What Is Dopamine And Why Does It Matter
You’ve heard of Dopamine, the feel-good hormone; but what do you know about how to get it? Let’s unpack. Dopamine is one of four feel-good hormones in the brain. Essentially, it makes you happy. And your body releases it with certain activities and behaviors ― many of which you already do every single day.
“Whenever we participate in activities that are considered essential from our body’s point of view, our brain releases a large amount of dopamine,” which is meant to encourage you to do this activity more, according to Dr. Kiran F. Rajneesh, the director of the neurological pain division and associate professor of neurology at the Ohio State University Wexner Medical Center.
Dopamine is the hormone makes you want to repeat certain behaviors, turning them into habits ― whether they are healthy or not. (Like substance misuse or smoking, for example.) Your brain doesn’t know the difference but you do. That’s the reason so much work in recovery is about retraining your brain to get your natural high from everyday activities, and here’s how: “The release of this hormone is also part of your body’s daily function. While this is not a cure for any disease or condition, it can be helpful to know when dopamine is released — and when you can expect to feel a little mood boost as a result,” says Dr. Rajneesh.
That’s why those of us in addiction recovery, or are fans of wellness, seek healthy activities that make us feel good, rather than intoxicants or unhealthy activities that lead to addiction or relapse.
How Can You Increase Dopamine When You Feel Depressed
We’d be the first to admit that when you’re depressed or feeling low, it’s really hard to do any of the so-called “healthy” things that science tells us will make us feel better. Science tells us drinking water when we’ve parched or finished exercising will increase the dopamine in our brain, and we’ll have a sense of happiness. Add some exercise to water-drinking, and you’ll ratchet up the endorphin feel-good hormones as well as the dopamine ones. You can feel happy a whopping two natural and healthy ways. That’s why you see all those exercise junkies with their gym bags and water bottles. They are getting natural highs.
If you’re feeling low and depressed, however, the last thing you’ll want to do is guzzle water and run around like a track star. You may head for less healthy activities (like drinking, gambling, shopping etc.) to get that feel-good feeling. In my case, I want to lie in bed, feeling sorry for myself. I’ll binge on watching movies I’ve seen before, or eat chocolate (or both), or read 15 mysteries in row and ignore tasks. But wait.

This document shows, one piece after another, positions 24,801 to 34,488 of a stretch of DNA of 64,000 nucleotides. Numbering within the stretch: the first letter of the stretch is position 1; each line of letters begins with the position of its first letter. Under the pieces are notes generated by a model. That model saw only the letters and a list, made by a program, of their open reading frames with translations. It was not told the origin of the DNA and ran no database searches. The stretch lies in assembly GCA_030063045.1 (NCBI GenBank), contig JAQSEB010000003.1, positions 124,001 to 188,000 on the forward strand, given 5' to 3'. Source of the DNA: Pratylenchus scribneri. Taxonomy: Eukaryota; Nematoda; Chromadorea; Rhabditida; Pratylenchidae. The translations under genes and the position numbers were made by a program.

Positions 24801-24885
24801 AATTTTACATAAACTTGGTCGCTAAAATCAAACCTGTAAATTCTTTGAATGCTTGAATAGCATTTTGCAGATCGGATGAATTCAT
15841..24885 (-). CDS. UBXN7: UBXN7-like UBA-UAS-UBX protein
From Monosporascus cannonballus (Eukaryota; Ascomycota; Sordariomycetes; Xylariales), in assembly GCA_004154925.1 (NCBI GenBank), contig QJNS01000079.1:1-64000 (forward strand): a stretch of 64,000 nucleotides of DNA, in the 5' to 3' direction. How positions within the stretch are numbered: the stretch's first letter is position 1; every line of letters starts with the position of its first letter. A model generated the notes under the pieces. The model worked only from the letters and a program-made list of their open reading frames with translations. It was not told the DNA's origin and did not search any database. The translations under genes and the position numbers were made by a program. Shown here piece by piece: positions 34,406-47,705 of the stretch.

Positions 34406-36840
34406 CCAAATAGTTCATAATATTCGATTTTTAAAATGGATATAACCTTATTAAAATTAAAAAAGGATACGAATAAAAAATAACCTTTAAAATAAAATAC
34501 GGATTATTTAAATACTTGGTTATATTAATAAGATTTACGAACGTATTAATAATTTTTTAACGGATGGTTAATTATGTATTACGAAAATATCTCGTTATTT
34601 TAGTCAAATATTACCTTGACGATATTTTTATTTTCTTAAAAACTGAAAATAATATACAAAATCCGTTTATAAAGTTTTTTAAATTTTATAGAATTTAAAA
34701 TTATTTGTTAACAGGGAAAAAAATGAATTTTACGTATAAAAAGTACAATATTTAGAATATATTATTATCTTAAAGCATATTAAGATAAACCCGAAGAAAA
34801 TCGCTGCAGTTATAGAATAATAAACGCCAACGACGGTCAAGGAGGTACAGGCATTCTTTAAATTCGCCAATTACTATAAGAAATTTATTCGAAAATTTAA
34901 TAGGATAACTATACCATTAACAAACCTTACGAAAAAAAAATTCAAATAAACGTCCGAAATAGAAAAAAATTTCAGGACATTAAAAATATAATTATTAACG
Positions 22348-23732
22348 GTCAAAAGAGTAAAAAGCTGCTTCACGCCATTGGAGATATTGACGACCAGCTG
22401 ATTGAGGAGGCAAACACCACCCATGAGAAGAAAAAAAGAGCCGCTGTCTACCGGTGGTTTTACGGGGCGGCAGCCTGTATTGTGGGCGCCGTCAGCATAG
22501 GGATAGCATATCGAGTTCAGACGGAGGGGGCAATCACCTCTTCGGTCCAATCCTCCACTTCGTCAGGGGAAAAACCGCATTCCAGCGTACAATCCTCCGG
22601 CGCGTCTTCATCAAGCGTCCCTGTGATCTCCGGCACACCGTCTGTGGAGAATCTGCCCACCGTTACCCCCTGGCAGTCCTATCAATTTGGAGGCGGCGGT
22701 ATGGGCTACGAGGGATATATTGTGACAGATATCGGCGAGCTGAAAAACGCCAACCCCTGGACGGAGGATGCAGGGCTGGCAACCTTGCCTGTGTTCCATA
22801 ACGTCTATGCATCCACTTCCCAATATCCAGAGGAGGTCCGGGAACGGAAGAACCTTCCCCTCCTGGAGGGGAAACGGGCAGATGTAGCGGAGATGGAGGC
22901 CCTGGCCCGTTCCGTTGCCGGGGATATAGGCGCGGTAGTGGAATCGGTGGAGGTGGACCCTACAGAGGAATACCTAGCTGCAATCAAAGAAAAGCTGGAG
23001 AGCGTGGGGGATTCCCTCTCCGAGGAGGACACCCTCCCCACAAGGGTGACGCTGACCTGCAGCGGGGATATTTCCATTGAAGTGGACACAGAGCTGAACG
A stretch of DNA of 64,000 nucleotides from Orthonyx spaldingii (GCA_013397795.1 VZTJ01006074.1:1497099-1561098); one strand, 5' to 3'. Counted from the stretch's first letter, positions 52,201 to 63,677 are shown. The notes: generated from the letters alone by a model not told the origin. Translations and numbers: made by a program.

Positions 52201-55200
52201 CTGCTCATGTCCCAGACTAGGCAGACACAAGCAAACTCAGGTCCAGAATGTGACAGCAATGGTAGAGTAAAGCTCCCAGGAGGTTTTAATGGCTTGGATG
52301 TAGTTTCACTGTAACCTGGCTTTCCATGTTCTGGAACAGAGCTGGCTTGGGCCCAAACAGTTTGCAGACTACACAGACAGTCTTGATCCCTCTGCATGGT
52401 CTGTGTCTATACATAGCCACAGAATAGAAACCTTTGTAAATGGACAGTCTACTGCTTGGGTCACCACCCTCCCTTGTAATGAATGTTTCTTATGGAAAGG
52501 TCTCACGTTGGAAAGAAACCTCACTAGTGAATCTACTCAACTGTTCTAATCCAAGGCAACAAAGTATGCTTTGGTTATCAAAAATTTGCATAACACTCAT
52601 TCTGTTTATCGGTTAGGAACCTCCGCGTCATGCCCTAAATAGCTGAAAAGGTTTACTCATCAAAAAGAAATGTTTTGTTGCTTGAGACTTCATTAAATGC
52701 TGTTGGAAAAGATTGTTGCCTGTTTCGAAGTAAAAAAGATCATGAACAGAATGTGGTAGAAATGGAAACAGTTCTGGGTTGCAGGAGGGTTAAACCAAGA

Everyday Activities Can Be Your Anti-Depressants
Here’s the surprising thing. My go-to anti-depressants are actually dopamine charging, be happy activities. Eating increases dopamine in your brain, which may be a reason people keep eating when they’re full, or turn to food when they feel low. I like myself better when I’m not over-indulging on treats that will make me feel bad later. I can feel better doing things I love without making any effort to be healthy.
How To Increase Dopamine In Your Brain
I’m going to list a few things that I do every day that activate the feel good hormones. I eat some food, drink water, exercise. I do Tai Chi, and puzzles. Video games also increase dopamine, but I prefer word games, myself. I’m a writer after all. I read newspapers and books, and my hobbies are cooking and writing.
Yes, I watch Hallmark seasonal movies all year long, and know that they will always increase the dopamine in my brain. You can see the list of things that can make me happy every day is long. Add going out into the sunshine or nature. I saw a cow and a horse today, counted lots of birds and walked my dog, Max. Having a pet is feel good. Hugging and loving ramps up the Oxytocin, so you can feel good through natural hormones in countless ways.
And You Can You Can Release Dopamine in Loved Ones’ Brains
Praise someone. Feel gratitude and appreciate someone with little acts of kindness. Hug someone every day. Make a few calls to people who are lonely. Volunteer. Every season is the season for it. These are all ways you can increase dopamine in your brain and in others’ brains as well. Every act and work of kindness does the trick.
One really common way that dopamine is released is when praising children for good behaviors, Dr. Rajneesh said in his article in the Huffington Post. “Praise triggers a release of dopamine in kids’ brains — and the same goes for praising pets. In these situations, their good behaviors are reinforced by the feel-good nature of that dopamine release, he said. “The same is true when adults receive praise. So sending a congratulatory email to your colleague or a celebratory text to a friend is actually doing more good than you think.”